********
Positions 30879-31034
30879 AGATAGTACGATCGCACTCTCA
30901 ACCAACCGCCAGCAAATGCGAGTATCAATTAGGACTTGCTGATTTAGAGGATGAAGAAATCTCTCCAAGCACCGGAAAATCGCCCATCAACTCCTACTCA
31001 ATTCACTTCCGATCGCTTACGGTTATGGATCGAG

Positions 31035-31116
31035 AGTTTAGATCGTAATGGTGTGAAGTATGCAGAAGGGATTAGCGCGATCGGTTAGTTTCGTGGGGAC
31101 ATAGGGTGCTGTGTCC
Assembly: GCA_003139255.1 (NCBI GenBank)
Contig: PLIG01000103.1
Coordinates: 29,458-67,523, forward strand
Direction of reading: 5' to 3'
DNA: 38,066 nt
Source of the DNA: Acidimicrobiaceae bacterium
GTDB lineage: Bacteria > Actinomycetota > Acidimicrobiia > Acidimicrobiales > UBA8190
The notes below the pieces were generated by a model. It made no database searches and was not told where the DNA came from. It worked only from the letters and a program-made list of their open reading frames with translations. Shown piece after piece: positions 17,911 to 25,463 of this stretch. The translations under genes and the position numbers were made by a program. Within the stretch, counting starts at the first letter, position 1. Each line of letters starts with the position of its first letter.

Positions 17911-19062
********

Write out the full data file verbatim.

Positions 30879-31034
30879 AGATAGTACGATCGCACTCTCA
30901 ACCAACCGCCAGCAAATGCGAGTATCAATTAGGACTTGCTGATTTAGAGGATGAAGAAATCTCTCCAAGCACCGGAAAATCGCCCATCAACTCCTACTCA
31001 ATTCACTTCCGATCGCTTACGGTTATGGATCGAG

Positions 31035-31116
31035 AGTTTAGATCGTAATGGTGTGAAGTATGCAGAAGGGATTAGCGCGATCGGTTAGTTTCGTGGGGAC
31101 ATAGGGTGCTGTGTCC
Assembly: GCA_003139255.1 (NCBI GenBank)
Contig: PLIG01000103.1
Coordinates: 29,458-67,523, forward strand
Direction of reading: 5' to 3'
DNA: 38,066 nt
Source of the DNA: Acidimicrobiaceae bacterium
GTDB lineage: Bacteria > Actinomycetota > Acidimicrobiia > Acidimicrobiales > UBA8190
The notes below the pieces were generated by a model. It made no database searches and was not told where the DNA came from. It worked only from the letters and a program-made list of their open reading frames with translations. Shown piece after piece: positions 17,911 to 25,463 of this stretch. The translations under genes and the position numbers were made by a program. Within the stretch, counting starts at the first letter, position 1. Each line of letters starts with the position of its first letter.

Positions 17911-19062